David Bourget (Western Ontario)
David Chalmers (ANU, NYU)
Rafael De Clercq
Jack Alan Reynolds
Learn more about PhilPapers
Philosophy East and West 62 (2):246-263 (2012)
In the Chinese intellectual tradition, King Wu's military expedition and Bo Yi's (and Shu Qi's) objection to it were well known. King Wu had been admired in that he saved people by dethroning the tyrant King These seemingly contradictory evaluations open a window on how unity can be conceived in Neo-Confucianism, particularly when one is faced with the possibility of colliding values. By examining the debate between Wang Yangming (1472–1529) and Zhan Ruoshui (1466–1560) over such a complex political issue, this article aims to unravel various tensions embedded in Neo-Confucian political philosophy
|Keywords||No keywords specified (fix it)|
|Categories||categorize this paper)|
Setup an account with your affiliations in order to access resources via your University's proxy server
Configure custom proxy (use this if your affiliation does not provide a proxy)
|Through your library|
References found in this work BETA
No references found.
Citations of this work BETA
No citations found.
Similar books and articles
Youngmin Kim, Wang Yangming. Internet Encyclopedia of Philosophy.
Ming-Huei Lee (2008). Wang Yangming's 王陽明 Philosophy and Modern Theories of Democracy: A Reconstructive Interpretation. Dao: A Journal of Comparative Philosophy 7 (3):283-294.
Brian Bruya (2001). Emotion, Desire, and Numismatic Experience in Descartes, Zhu Xi, and Wang Yangming. Ming Qing Yanjiu 2001:45-75.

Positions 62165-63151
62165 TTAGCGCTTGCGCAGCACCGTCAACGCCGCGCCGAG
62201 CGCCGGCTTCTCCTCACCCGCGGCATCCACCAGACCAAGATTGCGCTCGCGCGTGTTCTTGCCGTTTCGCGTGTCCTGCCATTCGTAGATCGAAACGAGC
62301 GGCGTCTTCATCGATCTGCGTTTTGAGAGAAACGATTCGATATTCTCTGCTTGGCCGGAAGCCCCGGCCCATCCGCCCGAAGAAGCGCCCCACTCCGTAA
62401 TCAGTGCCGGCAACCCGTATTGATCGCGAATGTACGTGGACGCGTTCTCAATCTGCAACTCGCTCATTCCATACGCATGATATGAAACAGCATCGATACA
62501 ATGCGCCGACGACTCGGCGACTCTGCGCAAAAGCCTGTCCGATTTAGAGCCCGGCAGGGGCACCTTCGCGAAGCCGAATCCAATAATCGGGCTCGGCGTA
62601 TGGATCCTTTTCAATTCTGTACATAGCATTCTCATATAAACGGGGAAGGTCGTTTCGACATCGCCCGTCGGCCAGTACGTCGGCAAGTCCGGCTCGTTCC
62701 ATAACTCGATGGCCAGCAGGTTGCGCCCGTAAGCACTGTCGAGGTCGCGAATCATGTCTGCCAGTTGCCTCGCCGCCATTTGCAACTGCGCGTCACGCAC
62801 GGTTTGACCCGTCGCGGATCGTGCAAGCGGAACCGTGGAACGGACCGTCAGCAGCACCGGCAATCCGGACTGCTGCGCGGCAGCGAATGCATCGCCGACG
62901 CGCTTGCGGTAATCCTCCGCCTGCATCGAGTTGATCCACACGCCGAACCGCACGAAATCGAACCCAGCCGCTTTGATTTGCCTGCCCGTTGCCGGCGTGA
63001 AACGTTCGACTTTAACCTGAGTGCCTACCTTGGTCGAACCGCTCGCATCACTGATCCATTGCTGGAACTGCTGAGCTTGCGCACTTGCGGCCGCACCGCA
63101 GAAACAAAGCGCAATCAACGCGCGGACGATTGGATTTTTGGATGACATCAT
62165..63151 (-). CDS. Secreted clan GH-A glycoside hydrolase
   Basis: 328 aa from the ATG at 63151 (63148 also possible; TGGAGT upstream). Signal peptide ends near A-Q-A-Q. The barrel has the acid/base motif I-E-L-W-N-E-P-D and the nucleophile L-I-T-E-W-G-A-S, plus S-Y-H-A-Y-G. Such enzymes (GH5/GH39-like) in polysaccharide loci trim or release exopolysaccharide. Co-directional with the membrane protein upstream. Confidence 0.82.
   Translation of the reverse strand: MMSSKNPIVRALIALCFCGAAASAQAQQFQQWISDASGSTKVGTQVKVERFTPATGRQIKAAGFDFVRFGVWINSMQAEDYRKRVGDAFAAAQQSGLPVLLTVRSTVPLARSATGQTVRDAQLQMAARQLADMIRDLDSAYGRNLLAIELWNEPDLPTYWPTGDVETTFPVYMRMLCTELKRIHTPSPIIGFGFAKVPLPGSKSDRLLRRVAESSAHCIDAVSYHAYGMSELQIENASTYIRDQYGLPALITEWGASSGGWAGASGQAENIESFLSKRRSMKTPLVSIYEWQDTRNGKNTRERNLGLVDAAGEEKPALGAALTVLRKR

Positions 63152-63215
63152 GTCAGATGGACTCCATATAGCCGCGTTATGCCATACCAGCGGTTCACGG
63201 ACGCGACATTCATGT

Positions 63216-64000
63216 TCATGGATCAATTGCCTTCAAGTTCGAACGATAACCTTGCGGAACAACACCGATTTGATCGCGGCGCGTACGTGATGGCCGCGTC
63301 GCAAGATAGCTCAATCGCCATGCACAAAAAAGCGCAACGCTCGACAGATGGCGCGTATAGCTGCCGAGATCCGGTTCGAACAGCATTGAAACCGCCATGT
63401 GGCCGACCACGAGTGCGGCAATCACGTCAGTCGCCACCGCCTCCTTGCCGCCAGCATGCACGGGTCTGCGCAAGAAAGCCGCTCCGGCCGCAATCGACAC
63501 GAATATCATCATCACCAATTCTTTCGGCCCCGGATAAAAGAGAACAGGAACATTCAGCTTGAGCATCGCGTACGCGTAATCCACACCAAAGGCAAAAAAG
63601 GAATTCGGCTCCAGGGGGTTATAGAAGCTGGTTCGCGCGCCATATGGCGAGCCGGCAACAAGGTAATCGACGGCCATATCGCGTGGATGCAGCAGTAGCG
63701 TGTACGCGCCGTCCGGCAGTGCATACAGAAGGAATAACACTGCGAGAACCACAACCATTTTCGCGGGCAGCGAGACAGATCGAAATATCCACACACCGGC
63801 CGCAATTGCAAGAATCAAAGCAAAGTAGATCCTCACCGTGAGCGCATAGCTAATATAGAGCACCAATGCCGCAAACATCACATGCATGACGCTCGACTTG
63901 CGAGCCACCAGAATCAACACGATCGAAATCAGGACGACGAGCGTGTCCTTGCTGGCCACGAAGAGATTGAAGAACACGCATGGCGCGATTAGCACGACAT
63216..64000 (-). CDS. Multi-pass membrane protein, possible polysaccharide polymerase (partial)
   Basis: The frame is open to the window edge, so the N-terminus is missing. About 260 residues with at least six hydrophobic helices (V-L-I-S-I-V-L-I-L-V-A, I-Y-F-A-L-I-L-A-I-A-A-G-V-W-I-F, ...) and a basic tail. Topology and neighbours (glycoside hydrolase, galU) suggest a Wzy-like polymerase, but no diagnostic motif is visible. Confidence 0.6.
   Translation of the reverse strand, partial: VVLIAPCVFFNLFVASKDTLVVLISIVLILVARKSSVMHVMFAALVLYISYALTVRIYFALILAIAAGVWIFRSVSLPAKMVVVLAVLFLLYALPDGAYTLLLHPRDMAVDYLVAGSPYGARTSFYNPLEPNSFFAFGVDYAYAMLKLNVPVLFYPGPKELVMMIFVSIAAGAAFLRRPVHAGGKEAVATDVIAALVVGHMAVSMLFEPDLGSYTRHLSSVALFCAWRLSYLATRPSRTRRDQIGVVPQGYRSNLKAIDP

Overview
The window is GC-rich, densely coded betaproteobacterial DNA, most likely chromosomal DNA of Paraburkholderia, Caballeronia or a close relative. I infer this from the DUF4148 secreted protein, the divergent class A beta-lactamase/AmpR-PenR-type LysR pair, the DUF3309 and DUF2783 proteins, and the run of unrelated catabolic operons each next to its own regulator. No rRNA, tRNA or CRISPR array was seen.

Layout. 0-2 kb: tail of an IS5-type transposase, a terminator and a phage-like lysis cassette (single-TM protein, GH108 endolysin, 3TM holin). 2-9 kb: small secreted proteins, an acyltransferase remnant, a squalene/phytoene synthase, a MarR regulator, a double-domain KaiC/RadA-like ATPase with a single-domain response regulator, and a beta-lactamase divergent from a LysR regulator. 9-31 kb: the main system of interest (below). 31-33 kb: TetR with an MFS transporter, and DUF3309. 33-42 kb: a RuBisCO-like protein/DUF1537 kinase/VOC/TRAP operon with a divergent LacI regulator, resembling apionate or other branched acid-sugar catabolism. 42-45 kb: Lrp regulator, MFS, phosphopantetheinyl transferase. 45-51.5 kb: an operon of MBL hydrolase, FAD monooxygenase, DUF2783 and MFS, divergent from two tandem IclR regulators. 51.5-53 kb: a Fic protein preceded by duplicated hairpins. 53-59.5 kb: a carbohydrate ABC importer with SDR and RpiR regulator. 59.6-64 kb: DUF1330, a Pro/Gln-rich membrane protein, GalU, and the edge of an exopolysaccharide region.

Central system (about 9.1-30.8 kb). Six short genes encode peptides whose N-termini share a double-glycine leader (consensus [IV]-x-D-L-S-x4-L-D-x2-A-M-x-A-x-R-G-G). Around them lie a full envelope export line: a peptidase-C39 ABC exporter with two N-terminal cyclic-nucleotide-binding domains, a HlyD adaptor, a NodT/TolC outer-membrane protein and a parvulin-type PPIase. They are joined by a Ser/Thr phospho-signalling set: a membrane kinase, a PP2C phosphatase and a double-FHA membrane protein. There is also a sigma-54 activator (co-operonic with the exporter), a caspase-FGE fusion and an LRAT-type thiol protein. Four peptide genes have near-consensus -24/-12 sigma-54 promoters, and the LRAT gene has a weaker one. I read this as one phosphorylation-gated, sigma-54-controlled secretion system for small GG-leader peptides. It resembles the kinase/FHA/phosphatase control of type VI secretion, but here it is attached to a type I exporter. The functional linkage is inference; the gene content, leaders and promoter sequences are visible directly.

William Day (2012). Zhenzhi and Acknowledgment in Wang Yangming and Stanley Cavell. Journal of Chinese Philosophy 39 (2):174-191.
Yangming Wang (1963). Instructions for Practical Living, and Other Neo-Confucian Writing. New York, Columbia University Press.
Yong Huang (2006). A Neo-Confucian Conception of Wisdom: Wang Yangming on the Innate Moral Knowledge (Liangzhi). Journal of Chinese Philosophy 33 (3):393–408.
David W. Tien (2004). Warranted Neo-Confucian Belief: Religious Pluralism and the Affections in the Epistemologies of Wang Yangming (1472–1529) and Alvin Plantinga. [REVIEW] International Journal for Philosophy of Religion 55 (1):31-55.
Justin Tiwald (2009). Review of Philip J. Ivanhoe, Readings From the Lu-Wang School of Neo-Confucianism. [REVIEW] Notre Dame Philosophical Reviews 9 (36).
William Theodore De Bary & JaHyun Kim Haboush (eds.) (1985). The Rise of Neo-Confucianism in Korea. Columbia University Press.
Lisheng Chen (2007). Research on the Issue of “Evil” in Wang Yangming's Thought. Frontiers of Philosophy in China 2 (2):172-187.
William Theodore De Bary (1981). Neo-Confucian Orthodoxy and the Learning of the Mind-and-Heart. Columbia University Press.
Yangming Wang (1972/1973). The Philosophical Letters of Wang Yang-Ming. Columbia,University of South Carolina Press.
Wang Ruoshui (1997). My Marxist Outlook. Contemporary Chinese Thought 29 (1):35-96.
Chin-hsing Huang (1995). Philosophy, Philology, and Politics in Eighteenth-Century China: Li Fu and the Lu-Wang School Under the Chʻing. Cambridge University Press.
Added to index2012-04-30
Total downloads14 ( #133,322 of 1,692,471 )
Recent downloads (6 months)3 ( #78,120 of 1,692,471 )
How can I increase my downloads?